13 Sep 2017

Ardern: 'Not good enough' for DHB to discharge grandfather

2:49 pm on 13 September 2017

Labour leader Jacinda Ardern says she's appalled the Waikato District Health Board tried to discharge her 85-year-old grandfather just before midnight.

Labour leader Jacinda Ardern talks to Grey Power in Nelson.

Labour leader Jacinda Ardern talks to Grey Power in Nelson. Photo: RNZ / Demelza Leslie

She said the hospital was full and needed his bed at 11.30pm.

She made the remarks in front of more than 600 people at a standing room-only Grey Power meeting in Nelson.

Waikato Hospital

Waikato Hospital Photo: Supplied / Waikato DHB / Facebook

"Now I do not blame the people working in the system, they are doing a fabulous job. But Waikato Hospital is full and that's the kind of choices the people in our system are having to make. That is not good enough."

Ms Ardern said her grandfather, who she did not name for privacy reasons, lived an hour away from the hospital and it was unacceptable he was asked to leave at that time of night.

She told media her grandfather refused to leave and was allowed to stay the night.

The Waikato DHB has been approached for comment. In a statement it said the hospital had been full for the past few days and the emergency department had been "overloaded".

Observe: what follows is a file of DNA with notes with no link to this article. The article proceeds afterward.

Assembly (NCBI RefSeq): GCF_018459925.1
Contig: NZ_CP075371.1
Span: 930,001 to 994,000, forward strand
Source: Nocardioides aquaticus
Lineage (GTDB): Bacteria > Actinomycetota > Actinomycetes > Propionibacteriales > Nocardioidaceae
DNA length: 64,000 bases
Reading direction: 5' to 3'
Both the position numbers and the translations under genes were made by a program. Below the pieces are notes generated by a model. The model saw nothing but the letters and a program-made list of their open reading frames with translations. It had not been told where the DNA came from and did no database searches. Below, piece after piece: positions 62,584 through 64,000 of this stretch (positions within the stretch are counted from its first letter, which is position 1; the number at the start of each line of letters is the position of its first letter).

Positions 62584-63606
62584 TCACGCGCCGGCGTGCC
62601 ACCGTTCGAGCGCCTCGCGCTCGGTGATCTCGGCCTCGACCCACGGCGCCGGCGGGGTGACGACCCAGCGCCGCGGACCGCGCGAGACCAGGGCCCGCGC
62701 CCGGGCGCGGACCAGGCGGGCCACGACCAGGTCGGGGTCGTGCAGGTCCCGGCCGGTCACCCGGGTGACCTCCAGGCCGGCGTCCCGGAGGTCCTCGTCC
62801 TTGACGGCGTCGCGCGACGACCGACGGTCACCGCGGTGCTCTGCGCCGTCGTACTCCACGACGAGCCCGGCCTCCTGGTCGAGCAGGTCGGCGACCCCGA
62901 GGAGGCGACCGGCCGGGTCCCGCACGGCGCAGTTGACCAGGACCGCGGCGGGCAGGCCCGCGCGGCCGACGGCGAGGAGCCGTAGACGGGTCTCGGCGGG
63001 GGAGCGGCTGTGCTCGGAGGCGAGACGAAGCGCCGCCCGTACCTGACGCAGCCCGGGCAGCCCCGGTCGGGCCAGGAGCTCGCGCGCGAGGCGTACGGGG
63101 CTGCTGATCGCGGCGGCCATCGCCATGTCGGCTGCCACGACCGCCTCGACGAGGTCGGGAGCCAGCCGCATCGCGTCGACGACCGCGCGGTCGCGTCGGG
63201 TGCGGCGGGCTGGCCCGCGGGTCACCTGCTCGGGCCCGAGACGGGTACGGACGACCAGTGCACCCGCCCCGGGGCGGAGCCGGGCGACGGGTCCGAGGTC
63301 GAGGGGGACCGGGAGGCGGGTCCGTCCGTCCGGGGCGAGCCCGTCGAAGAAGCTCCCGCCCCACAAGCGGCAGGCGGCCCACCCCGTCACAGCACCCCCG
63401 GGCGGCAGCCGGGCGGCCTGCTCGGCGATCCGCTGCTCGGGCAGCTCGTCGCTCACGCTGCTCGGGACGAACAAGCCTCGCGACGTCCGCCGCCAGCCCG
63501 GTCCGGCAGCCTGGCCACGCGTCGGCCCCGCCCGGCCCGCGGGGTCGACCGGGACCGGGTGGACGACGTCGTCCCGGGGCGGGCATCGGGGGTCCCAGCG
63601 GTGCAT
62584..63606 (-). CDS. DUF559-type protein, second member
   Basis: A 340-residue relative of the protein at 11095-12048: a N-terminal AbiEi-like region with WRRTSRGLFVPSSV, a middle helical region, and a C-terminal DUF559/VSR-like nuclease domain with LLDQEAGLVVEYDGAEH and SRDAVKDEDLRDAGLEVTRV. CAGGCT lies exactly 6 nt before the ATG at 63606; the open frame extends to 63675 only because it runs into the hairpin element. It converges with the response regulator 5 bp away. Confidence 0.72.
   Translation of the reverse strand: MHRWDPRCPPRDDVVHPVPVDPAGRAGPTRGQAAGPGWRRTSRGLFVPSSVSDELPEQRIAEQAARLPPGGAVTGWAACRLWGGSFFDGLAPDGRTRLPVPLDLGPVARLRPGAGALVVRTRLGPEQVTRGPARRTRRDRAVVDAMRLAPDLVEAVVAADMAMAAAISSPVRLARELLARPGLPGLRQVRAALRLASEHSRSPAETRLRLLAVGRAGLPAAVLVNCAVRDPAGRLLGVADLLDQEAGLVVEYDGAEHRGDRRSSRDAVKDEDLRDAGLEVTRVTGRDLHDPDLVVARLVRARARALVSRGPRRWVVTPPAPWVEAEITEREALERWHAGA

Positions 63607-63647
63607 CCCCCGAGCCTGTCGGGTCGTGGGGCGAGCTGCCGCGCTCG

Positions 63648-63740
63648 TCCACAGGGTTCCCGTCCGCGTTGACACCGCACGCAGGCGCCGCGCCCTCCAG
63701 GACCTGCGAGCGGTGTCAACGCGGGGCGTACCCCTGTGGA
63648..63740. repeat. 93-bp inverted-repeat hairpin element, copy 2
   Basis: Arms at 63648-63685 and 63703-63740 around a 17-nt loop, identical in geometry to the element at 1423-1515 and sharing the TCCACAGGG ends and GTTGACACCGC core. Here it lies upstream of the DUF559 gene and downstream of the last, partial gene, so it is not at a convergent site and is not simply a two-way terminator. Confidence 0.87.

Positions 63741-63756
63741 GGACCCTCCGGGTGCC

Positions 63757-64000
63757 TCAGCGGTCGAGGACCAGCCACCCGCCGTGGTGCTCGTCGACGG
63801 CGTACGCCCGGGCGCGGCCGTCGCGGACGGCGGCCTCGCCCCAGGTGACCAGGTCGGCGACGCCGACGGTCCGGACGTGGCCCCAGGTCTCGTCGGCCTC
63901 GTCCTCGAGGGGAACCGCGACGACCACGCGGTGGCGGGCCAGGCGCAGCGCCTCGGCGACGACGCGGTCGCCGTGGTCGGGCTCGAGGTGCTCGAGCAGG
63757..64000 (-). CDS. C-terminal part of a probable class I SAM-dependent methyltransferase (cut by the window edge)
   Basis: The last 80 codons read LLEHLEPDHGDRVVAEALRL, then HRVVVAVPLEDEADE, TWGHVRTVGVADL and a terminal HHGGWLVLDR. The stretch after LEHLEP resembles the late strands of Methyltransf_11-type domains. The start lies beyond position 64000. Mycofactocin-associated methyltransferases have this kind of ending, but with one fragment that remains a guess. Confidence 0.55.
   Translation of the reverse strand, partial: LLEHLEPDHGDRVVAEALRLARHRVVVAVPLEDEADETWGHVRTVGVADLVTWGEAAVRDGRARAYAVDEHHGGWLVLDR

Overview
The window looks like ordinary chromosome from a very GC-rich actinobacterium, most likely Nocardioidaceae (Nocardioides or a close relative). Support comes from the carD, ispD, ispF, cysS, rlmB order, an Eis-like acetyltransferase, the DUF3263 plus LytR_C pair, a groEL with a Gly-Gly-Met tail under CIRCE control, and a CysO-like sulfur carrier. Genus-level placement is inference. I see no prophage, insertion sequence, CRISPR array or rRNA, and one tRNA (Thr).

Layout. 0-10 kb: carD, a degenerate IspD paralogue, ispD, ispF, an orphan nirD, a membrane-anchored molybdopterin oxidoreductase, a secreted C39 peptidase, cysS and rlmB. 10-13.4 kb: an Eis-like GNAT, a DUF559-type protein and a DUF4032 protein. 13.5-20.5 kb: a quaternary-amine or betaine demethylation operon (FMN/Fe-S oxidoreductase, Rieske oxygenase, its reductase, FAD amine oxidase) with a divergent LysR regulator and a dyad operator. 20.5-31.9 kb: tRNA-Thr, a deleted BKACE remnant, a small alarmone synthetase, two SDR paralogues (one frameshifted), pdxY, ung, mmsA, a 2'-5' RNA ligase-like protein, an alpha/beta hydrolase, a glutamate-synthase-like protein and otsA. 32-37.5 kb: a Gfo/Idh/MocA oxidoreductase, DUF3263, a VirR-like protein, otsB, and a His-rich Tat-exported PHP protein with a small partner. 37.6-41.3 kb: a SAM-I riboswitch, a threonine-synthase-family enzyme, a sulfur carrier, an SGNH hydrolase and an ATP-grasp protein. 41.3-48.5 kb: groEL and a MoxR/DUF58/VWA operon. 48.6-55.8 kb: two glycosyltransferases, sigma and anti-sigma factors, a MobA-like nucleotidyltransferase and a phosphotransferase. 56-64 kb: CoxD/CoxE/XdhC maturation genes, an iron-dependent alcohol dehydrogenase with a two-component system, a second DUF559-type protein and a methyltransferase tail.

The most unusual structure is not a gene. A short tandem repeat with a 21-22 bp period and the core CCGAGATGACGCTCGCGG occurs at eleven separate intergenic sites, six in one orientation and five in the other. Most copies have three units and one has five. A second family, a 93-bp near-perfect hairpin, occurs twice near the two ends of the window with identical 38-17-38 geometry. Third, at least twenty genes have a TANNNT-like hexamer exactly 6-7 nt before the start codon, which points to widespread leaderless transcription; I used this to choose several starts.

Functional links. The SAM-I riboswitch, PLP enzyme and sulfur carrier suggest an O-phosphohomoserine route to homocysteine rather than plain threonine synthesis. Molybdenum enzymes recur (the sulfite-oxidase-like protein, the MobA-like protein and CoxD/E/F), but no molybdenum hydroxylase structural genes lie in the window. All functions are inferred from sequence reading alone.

It said the hospital was busy, but back on track and it could not comment on an individual patient's treatment.

"We are sorry that this experience has caused concern for the family and we would be happy to talk to them and look into the circumstances around this situation."

Health Minister Jonathan Coleman was on the campaign trail with National leader Bill English today, where he was asked if he had been briefed on this case.

He said without the patient's name, Waikato Hospital could not identify the individual involved.

"But the broad principle is the DHB, it's entitled to have a discussion with a patient as to whether they feel they're able to go home.

"But they would never discharge someone who doesn't have the right accommodation or travel in place, they just would not do that."

Dr Coleman said it was a "bit edgy" bringing family members into the political debate.

"That's something we generally don't do as politicians."

He said it was common sense for the DHB to have those conversations, even at 11.30pm, but it would not have been in the context of pressuring someone to go home.

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